PRINCE DE NEUFCHATEL – BRIEF STORY
Built in New York by Adam and Noah Brown in a typical body plan of the American privateers, she was one of the fastest ships of the United States army in the war of 1812.
In 1814, she was chased 17 times by British men – of – war and she outran them every time. After a triumphant victory against the British navy, she went back to Boston and when she sailed again in December of 1814, fully crewed with 120 men under Nicolas Millin, she was chased through a severe gale by three British frigates. The Neufchatel lost spars in the chase and so was taken. Sir George Collier was so impressed with her sailing speed (13 knots), he sent her to England where she was measured for copying.
Built in 1967 in Holland and fully rebuilt in 2008 in Greek shipyards with high attention to details, this yacht combines the brilliance of her kind with the comforts of a modern yacht.
PRINCE DE NEUFCHATEL – HIGH REFERENCE POINT
The Prince de Neufchatel was a fast sailing United States schooner-rigged privateer, built in New York by Adam and Noah Brown in approximately 1812. She is a fine example of the peak of development of the armed schooner. Neufchatel operated in mainly European waters, damaging British shipping during the War of 1812. In 1813, operating in the English channel, she took nine British prizes in quick succession. She also delivered a crushing defeat to the boats of a British frigate that tried to capture her. The British finally captured her in December 1814; She was broken up in 1815.
Her design is believed to be due to Christian Bergh. She had a hermaphrodite rig, i.e., she combined the rigs of a schooner and a brigantine. “She carried four sails on the foremast, one square sail on the main, and a large fore-and-aft sail with gaff abaft the fore, with large staysails over and three jibs.”
After her capture her design caught the Navy Board’s interest and on 10 April 1815 it ordered Woolwich Dock to build a copy. However, with the end of the War of 1812 and the Napoleonic Wars, the copy was never built.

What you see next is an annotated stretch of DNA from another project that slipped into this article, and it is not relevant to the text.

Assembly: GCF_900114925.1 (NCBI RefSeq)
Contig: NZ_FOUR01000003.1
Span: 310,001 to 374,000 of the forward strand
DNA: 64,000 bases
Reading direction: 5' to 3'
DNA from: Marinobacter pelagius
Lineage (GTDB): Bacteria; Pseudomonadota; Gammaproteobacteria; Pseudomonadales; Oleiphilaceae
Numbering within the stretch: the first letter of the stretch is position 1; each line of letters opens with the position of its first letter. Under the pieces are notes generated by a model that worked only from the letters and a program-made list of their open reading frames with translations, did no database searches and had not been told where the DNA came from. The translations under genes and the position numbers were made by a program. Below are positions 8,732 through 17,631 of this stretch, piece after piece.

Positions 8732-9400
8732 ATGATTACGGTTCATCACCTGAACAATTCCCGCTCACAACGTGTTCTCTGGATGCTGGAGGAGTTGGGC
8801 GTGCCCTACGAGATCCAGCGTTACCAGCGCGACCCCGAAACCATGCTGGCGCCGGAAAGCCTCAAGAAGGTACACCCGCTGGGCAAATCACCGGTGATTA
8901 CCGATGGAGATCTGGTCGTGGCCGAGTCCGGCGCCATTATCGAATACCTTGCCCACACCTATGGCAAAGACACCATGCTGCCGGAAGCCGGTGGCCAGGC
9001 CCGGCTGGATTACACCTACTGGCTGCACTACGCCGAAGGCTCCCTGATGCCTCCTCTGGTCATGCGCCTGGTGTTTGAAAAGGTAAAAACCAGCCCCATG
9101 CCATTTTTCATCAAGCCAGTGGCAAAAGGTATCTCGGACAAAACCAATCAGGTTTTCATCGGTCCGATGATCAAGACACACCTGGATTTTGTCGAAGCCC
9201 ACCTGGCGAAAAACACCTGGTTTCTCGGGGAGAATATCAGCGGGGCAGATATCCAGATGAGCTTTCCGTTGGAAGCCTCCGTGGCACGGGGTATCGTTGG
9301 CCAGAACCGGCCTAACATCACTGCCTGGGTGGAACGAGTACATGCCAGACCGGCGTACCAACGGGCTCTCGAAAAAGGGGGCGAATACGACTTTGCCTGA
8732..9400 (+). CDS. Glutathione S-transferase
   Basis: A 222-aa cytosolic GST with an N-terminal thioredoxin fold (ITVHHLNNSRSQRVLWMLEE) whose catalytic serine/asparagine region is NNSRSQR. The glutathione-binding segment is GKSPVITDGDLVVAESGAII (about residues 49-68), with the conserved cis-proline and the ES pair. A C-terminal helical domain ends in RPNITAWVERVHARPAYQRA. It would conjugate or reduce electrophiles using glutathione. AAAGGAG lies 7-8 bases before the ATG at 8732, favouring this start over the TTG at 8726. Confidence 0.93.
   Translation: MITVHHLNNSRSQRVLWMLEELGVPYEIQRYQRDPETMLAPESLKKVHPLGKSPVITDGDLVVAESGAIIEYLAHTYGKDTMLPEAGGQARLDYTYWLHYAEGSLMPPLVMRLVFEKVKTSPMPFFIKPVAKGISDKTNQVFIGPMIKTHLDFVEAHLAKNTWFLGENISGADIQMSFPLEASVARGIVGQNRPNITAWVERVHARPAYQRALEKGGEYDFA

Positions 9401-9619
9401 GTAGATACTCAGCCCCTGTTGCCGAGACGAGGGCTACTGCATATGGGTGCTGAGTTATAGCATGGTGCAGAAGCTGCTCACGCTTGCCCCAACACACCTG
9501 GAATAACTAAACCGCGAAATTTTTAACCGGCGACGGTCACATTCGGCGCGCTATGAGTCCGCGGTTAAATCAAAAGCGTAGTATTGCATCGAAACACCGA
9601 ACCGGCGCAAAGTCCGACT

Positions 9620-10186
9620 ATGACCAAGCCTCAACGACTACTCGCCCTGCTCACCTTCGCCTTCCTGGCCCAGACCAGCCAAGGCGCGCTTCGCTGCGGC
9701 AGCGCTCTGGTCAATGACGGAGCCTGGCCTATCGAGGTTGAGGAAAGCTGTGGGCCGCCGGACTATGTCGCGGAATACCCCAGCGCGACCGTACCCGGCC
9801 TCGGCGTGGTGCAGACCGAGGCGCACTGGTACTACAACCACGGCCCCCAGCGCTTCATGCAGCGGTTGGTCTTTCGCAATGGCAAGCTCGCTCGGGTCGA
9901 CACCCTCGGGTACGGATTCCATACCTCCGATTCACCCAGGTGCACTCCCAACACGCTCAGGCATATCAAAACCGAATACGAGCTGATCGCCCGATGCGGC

On 11 October 1814, under Captain John Ordronaux, she engaged in one of the most violent privateer clashes of the war. Becalmed on the south side of Nantucket, she became vulnerable. Captain Henry Hope of the HMS Endymion thereupon sent 111 men in five boats to cut out the privateersman defended by 40 Americans. After 20 minutes of savage fighting, the Englishmen surrendered. British casualties amounted to 28 killed, 37 wounded, and 28 taken prisoner. The Americans reported 7 killed and 24 wounded. Ordronaux put most of the wounded and prisoners off at Nantucket, and made the best of his way to Boston.
On 28 December 1814, in the Atlantic, the three British frigates, Acasta, Leander, and Newcastle sighted her and began to pursue. Under the strain of the large sail area her masts sprung. Not being able to outrun the British frigates, Prince de Neufchatelsurrendered. John Ordronaux was apparently not her captain at the time; her commander was Nicholas Millin. At the time of her capture, Prince de Neufchatel was armed with 18 guns and had a crew of 129 men.
The British took Prince de Neufchatel back to England. There, however, she was damaged beyond repair on the back of the sill of a dock gate as she was being undocked. As a result she was never commissioned into the Royal Navy. She was broken up in 1815.